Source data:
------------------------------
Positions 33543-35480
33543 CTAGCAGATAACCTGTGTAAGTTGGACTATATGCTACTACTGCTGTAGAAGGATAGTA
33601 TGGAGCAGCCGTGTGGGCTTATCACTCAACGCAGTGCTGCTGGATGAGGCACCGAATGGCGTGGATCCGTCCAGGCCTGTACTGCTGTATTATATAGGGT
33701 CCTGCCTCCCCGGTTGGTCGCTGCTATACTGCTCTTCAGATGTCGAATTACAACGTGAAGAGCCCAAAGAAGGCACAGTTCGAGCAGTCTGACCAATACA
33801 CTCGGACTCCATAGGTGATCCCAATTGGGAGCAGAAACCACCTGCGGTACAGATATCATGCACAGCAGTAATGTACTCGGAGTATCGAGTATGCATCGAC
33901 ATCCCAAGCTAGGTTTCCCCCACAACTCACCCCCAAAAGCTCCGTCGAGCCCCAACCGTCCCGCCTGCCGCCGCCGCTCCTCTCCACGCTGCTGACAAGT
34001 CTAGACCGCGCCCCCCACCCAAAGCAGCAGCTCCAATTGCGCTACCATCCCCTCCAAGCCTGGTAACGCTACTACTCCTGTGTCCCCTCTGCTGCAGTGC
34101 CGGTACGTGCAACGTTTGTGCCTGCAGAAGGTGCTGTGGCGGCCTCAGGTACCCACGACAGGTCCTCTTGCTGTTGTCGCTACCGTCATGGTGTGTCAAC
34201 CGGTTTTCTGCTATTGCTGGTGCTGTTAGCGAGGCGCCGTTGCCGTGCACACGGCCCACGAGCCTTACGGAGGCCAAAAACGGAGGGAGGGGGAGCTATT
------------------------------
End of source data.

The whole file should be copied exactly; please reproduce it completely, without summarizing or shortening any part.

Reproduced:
Positions 33543-35480
33543 CTAGCAGATAACCTGTGTAAGTTGGACTATATGCTACTACTGCTGTAGAAGGATAGTA
33601 TGGAGCAGCCGTGTGGGCTTATCACTCAACGCAGTGCTGCTGGATGAGGCACCGAATGGCGTGGATCCGTCCAGGCCTGTACTGCTGTATTATATAGGGT
33701 CCTGCCTCCCCGGTTGGTCGCTGCTATACTGCTCTTCAGATGTCGAATTACAACGTGAAGAGCCCAAAGAAGGCACAGTTCGAGCAGTCTGACCAATACA
33801 CTCGGACTCCATAGGTGATCCCAATTGGGAGCAGAAACCACCTGCGGTACAGATATCATGCACAGCAGTAATGTACTCGGAGTATCGAGTATGCATCGAC
33901 ATCCCAAGCTAGGTTTCCCCCACAACTCACCCCCAAAAGCTCCGTCGAGCCCCAACCGTCCCGCCTGCCGCCGCCGCTCCTCTCCACGCTGCTGACAAGT
34001 CTAGACCGCGCCCCCCACCCAAAGCAGCAGCTCCAATTGCGCTACCATCCCCTCCAAGCCTGGTAACGCTACTACTCCTGTGTCCCCTCTGCTGCAGTGC
34101 CGGTACGTGCAACGTTTGTGCCTGCAGAAGGTGCTGTGGCGGCCTCAGGTACCCACGACAGGTCCTCTTGCTGTTGTCGCTACCGTCATGGTGTGTCAAC
34201 CGGTTTTCTGCTATTGCTGGTGCTGTTAGCGAGGCGCCGTTGCCGTGCACACGGCCCACGAGCCTTACGGAGGCCAAAAACGGAGGGAGGGGGAGCTATT